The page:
ADA studies scanning
Paper claim filers may benefit from sending scanned, printed radiographic images
Dentists and their office staff report frustration in trying to keep track of varying policies.
Dentists who use digital radiography and file electronic claims can easily submit images electronically.
But for those who submit paper claims, recalling which payers require radiographs, which return them automatically and which don't without a specific request or a self-addressed envelope, can be a challenge.
That's why the ADA Councils on Dental Practice and Dental Benefit Programs studied whether scanned, printed images could be substituted to third-party payers for claims determinations.
"These scans would not have to be returned by the payer and would give offices that submit paper claims an option for radiograph submission," said Dr. Jeffrey Sameroff, CDP member. "We still recommend dentists file electronic claims, but this option might be the next best thing for dentists who still submit on paper."
Printed images of scanned periapical, panorex and full-mouth films may produce acceptable images for claims adjudication 90 percent of the time, ADA council members determined.
The ADA councils contacted four major payer groups, representing the majority of dental benefit plans, to learn if such printed images would be acceptable for benefits determination.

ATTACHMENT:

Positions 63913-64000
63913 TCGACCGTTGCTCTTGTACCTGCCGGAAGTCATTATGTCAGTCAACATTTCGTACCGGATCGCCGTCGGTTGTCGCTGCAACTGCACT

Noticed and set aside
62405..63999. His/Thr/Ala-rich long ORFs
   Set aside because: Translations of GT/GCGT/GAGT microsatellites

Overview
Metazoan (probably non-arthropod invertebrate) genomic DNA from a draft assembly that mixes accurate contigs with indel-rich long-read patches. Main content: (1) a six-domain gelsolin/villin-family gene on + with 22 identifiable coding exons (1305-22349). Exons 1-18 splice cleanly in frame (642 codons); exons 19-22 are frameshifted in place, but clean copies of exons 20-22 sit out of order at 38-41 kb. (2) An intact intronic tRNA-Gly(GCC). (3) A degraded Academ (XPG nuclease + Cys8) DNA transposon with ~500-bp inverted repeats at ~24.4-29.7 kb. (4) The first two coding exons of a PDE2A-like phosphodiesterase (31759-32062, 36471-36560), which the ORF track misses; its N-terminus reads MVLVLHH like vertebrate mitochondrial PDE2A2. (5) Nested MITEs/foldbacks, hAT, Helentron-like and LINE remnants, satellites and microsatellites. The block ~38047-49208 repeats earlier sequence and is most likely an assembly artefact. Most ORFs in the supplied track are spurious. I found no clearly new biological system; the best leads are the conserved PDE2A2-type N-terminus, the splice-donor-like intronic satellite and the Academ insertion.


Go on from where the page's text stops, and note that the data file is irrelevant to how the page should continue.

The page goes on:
Delta Dental Plans Association members told the councils that printed images from scanned radiographs would be adequate for initial claim review. American Health Insurance Plans said the process "is nothing really new," and some 50 percent of radiographs already arrive from dental offices as paper prints of scanned radiographs.
"The usefulness of the image is proportionate to the original quality," the AHIP response included. Both payers said electronic files of images are preferred and original radiographs would be requested if the submitted scan was not adequate to determine benefits. (Blue Cross Blue Shield Association and the National Association of Dental Plans did not respond.)
Standard images, including single periapical films, panorex films and full-mouth films were scanned on four different scanners priced between $99 and $299. Scanners were equipped with standard requirements, including:
- the ability to scan 35 mm slides or negatives and transparencies;
- flatbed design;
- connectivity via USB ports;
- 48 bit color/16 bit grey scale bit depth;
- a minimum 3200 X 9600 dpi (dots per inch) scanning resolution.